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Monday, October 31, 2005

Mobile wallets take off in Japan

Life in the largest urban area in the world is fast and often frenetic.

This is something that Tokyo's 27 million inhabitants have adapted to, but they are also quick to adopt ways to help oil the cogs of the daily routine and make life just that bit smoother.

For the past few years, pre-pay smart cards have been doing exactly that.

Today, most people here carry a wallet full of them when they leave home in the morning - whether its to make a small purchase, claim shop reward points or to get through turnstiles at train stations.

But useful as smart cards are, there is one essential appendage that no self-respecting Tokyoite leaves home without, the cherished mobile phone.

In a society where two out of three people own a mobile, and there is always one eye on the future, they have figured: why not take things one step further?

Yes, it is time to say sayonara to your wallet.

Convenience

The idea of a virtual wallet on your handset instead is coming of age and the education process is well under way.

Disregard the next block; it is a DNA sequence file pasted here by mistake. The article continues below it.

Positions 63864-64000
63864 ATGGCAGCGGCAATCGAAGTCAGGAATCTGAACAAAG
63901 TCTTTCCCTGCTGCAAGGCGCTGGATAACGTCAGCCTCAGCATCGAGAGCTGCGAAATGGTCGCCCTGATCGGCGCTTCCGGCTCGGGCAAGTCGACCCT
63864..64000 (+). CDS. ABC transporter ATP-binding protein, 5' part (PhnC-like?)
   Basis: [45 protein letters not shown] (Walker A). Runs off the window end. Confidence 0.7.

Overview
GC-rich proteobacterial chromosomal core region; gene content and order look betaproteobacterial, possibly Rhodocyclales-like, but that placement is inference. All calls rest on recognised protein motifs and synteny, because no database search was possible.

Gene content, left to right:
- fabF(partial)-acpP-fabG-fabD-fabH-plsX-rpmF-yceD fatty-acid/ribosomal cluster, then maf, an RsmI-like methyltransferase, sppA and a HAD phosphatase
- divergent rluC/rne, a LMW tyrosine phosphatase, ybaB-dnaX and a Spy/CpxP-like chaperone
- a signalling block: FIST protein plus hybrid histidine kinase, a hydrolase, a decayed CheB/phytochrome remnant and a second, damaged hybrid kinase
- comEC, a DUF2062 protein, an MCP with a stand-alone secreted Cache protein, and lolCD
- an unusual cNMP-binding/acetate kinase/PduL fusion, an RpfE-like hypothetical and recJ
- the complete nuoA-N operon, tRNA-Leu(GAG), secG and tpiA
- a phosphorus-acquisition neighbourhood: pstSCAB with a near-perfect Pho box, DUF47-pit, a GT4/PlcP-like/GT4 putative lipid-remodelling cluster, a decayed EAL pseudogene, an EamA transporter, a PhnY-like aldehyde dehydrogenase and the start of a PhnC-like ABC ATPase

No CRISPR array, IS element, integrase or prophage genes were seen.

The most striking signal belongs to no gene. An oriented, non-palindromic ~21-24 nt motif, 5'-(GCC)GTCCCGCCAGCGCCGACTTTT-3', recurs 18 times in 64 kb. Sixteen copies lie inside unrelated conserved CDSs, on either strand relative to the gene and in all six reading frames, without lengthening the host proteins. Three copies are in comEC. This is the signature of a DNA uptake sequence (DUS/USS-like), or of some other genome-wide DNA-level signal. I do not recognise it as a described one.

What it means is that you can ditch your smart cards, because they will all be stored on your phone instead.

Shopping for groceries, renting a video, buying a drink, or going to the theatre can all be done now with your mobile.

Edy is the name of the service leading the charge into this brave new world of mobile cash. It began life as a smart card but made the leap onto mobiles last year.

"We're promoting Edy in places where it's more convenient than using cash", said Usoke Oue, a spokesperson for bitWallet which makes Edy.

"We need to communicate the advantages to consumers, not just the convenience factor, but also the fact that you can earn reward points."

You can charge your Edy-enabled handset with up to 50,000 yen (around US$450 or £250).

It can be done in various ways. For example, place your phone against a reader at a charging station and it will take your cash and credit your mobile in return.

You can also load your mobile wallet by using the handset itself to go online and make a transfer directly from your credit card or even your bank.

With your mobile cash in hand you can begin your retail therapy in earnest.

To pay, you just put your mobile against the reader-writer and the goods are yours.

"When you wave the smart card or the phone in front of the reader-writer, a signal is transmitted from the reader-writer to the chip, and it actually interrogates the chip," explains Daniel Scuka from the online publication Wireless Watch Japan.

It finds out how much money is on there and debits the chip for the amount of the transaction.

"The money is transferred from the chip that's on the card of the phone into the merchant's system and more or less immediately into the merchant's bank account."

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